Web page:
A dismantling study on imaginal retraining in smokers


Imaginal retraining is a noncomputerized variant of cognitive bias modification, an intervention aimed at reducing craving in substance use disorders and behavioral addictions. We conducted a dismantling study to elucidate which of its multiple components are effective and hence essential ingredients of the training and which are ineffective (and hence perhaps dispensable) in reducing craving. We randomized 187 smokers to one out of six conditions that instructed participants to perform a brief intervention. In four of these, participants were instructed to perform isolated components of the imaginal retraining protocol, and in the two other conditions participants either suppressed or simply observed (control condition) the image of a cigarette. Before and after the intervention, participants were asked to rate their level of craving and how pleasant they found three smoking-related images. We examined within-group changes by means of paired t-tests separately across conditions (trial registration: DRKS00021044). Mental distancing from cigarettes (without a corresponding actual physical movement; non-motor retraining) led to a significant decline in craving (paired t-test), which remained significant when compared to the control condition. The effects of other components of the retraining were less consistent. The present study shows that a single therapeutic "dose" of distinct components involved in imaginal retraining can reduce craving for cigarettes. Future trials should investigate the effectiveness of components of imaginal retraining not yet tested (e.g., mood induction) and whether combinations and repetition of single components strengthen or dilute efficacy.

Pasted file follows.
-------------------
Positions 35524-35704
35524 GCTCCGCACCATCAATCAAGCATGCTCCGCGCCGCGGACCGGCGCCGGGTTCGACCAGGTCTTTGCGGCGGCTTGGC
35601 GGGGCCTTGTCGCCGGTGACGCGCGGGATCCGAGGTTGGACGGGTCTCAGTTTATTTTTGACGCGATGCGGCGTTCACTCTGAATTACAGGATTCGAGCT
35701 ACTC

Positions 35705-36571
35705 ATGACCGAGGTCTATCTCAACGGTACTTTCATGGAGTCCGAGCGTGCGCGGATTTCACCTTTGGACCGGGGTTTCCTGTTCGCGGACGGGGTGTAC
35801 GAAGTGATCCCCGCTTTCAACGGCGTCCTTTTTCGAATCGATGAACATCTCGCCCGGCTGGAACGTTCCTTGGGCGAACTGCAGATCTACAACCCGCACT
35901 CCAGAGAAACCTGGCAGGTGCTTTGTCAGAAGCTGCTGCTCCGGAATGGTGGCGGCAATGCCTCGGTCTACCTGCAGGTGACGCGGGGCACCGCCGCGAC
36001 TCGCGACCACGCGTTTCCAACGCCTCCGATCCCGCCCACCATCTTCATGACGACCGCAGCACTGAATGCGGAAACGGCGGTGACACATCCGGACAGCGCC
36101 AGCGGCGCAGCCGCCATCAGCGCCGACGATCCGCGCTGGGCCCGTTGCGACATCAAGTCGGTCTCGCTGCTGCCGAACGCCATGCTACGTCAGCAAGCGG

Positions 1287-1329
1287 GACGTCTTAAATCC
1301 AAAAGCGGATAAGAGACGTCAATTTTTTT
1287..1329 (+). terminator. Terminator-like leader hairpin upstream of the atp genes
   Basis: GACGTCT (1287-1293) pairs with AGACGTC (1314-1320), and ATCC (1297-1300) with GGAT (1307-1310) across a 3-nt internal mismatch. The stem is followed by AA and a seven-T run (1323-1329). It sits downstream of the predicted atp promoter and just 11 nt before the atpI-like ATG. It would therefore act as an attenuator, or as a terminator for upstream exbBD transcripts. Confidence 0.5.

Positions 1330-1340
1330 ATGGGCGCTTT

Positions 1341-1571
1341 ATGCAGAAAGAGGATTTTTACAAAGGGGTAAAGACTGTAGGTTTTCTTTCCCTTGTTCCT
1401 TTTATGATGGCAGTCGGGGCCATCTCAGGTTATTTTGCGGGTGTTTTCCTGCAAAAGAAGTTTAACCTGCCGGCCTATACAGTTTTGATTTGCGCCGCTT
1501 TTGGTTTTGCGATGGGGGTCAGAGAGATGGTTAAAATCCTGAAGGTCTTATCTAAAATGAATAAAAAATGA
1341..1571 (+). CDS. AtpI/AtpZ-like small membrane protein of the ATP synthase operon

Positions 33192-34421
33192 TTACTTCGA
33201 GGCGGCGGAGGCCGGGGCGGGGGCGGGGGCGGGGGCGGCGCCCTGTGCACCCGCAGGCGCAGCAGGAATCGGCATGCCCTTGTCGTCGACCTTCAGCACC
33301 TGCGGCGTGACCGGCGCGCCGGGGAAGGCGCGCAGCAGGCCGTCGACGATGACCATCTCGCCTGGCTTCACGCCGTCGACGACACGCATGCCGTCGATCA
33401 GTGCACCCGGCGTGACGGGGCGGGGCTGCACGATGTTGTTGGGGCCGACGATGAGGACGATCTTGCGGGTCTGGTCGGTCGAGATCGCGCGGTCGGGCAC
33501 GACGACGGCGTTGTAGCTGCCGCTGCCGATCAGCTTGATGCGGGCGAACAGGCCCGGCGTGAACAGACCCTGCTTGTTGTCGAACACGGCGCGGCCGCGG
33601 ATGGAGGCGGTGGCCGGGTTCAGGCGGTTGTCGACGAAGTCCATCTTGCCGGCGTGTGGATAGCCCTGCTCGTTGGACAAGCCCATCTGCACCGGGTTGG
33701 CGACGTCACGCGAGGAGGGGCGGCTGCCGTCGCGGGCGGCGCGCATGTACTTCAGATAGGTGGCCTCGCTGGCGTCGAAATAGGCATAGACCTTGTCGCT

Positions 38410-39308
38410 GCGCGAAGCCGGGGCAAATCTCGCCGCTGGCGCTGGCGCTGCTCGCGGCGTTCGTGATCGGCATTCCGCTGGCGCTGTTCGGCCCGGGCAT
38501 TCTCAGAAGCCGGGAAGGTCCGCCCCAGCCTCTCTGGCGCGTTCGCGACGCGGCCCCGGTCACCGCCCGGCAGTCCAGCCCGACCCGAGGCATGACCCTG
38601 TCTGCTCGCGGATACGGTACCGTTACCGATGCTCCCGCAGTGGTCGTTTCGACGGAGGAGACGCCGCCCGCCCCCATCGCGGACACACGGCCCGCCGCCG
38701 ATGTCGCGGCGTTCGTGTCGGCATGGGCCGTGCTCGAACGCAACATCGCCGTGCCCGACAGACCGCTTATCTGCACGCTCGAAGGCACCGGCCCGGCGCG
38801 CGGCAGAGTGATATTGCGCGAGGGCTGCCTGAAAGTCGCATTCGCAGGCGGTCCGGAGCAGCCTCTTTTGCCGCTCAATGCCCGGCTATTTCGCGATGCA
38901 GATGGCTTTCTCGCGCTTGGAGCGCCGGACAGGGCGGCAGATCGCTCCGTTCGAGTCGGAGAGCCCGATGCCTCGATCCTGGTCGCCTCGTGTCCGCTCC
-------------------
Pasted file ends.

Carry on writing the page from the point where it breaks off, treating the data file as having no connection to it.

Bibliografische Daten

StatusVeröffentlicht - 02.02.2021
PubMed 33531467